Post,
the following morning, misspelled Gildin’s name.) Then City Councilman
Charles Barron called on everyone to boycott the Sunday
News. The crowd began marching and shouting, “Boycott the Daily News!,” which turned to “No pay, no readers!” and, eventually, simply “We want money!”

Paying your readers? A revolutionary concept.

Defining 2.0

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There’s a hodgepodge post on Jay Rosen’s blog that contains a nice start on a succinct definition for Journalism 2.0:

In Journalism 2.0 (the way I explain it to myself) the People Formerly
Known as the Audience, safely considered "consumers" during one era,
are more involved in production. Interactivity makes daily journalism
into a better, faster learning machine, which means it can improve its
accuracy many times over. And in the 2.0 era new ways to pay for good
work emerge from a variety of directions– the media industry is only
one, and not the most likely solution.

He touches on an idea that I’m beginning to see flourish amongst those thinking about the future: The "former audience" has to become a part of the conversation, but someone still needs to facilitate that conversation, to provide the salon and all its furnishings.

As Dan Gillmor says:

The people we’ve called the audience play a key role, in several
ways. As consumers (I hate the word) of news they have to make some
choices. I believe they
will pay for quality, to start with.
But young readers have changed media. We in the journalism sphere need
to innovate on new forms and delivery mechanisms as well as the
journalism itself.

We also need, as I’ve said again and again, to involve the audience
in the process. This is crucial. And I want to do it in a way that
gives us all a stake in the outcome.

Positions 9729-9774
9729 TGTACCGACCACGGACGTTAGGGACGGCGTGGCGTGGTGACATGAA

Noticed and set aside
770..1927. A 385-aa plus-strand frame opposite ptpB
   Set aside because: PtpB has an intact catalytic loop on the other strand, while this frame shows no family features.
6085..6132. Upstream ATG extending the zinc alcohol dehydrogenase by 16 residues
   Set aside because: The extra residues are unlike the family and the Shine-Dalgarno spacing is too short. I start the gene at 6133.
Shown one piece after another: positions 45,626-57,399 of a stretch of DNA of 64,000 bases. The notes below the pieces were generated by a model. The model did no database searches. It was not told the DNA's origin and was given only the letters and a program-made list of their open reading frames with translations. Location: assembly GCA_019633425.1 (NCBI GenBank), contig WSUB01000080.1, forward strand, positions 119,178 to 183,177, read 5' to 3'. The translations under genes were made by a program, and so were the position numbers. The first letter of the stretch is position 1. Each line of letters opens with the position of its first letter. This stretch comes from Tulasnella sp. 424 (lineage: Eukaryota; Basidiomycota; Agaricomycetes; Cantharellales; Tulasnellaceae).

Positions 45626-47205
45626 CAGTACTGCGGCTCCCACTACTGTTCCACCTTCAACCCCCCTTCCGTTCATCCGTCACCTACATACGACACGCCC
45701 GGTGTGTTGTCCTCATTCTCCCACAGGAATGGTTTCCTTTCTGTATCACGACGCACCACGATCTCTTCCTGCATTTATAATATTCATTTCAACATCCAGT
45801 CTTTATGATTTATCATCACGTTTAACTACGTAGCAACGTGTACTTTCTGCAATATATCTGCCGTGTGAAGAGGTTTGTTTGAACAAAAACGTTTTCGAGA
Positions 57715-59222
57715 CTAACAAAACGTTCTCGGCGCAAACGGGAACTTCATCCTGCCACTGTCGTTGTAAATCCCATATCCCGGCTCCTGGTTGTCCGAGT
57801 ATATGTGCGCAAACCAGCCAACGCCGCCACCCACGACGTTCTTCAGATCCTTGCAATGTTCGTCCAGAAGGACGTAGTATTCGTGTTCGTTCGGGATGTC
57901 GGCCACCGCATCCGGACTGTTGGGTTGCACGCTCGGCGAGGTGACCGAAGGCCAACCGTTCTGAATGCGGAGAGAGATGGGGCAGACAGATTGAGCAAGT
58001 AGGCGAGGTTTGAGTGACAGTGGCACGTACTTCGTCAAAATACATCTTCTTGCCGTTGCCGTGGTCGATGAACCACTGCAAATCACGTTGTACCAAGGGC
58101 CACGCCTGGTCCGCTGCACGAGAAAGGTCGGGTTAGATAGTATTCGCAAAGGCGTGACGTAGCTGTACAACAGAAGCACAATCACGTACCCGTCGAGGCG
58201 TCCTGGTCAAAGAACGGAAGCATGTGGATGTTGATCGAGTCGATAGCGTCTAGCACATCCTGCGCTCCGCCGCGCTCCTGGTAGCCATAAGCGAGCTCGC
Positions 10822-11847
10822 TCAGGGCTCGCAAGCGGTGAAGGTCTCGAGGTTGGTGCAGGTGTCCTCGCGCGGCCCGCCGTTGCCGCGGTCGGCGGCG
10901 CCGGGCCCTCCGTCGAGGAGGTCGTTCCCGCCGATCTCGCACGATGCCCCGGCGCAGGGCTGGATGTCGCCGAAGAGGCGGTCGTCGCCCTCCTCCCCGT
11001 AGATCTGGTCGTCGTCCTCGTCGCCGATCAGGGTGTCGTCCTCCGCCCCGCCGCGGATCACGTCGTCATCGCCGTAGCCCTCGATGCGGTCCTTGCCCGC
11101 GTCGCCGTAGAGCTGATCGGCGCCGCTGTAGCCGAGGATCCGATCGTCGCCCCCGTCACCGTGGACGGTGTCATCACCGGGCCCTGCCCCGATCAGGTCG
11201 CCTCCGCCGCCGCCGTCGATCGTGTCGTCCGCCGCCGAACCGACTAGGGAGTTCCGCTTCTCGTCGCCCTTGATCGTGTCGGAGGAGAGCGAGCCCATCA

I don’t know what it’s going to look like in the end. I have some
ideas. But I’m in the process of bringing together some smart people
I’ve met in these travels, from the new and old worlds. They’re
passionate about their communities, the world and journalism. They know
that journalism (real journalism) plays too big a role in our checks
and balances to go quietly into the night.

This will become a combination of the old and new. I know that I (or
anyone) can’t figure it out alone.

The players

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Paul Bass sent me a good synopsis of various citizens/hyperlocal projects. The list at The Media Center is also comprehensive, but this one (in the continuation) provides some detail on the varying business and content models for newcomers to the whole concept.

UPDATE: Ken Sands also has an overview and is impatient with the MSM’s adoption rate.

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Down (under) but not out

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Last week I mentioned the seeming obsolescence of certain types of vendors that serve the print industry.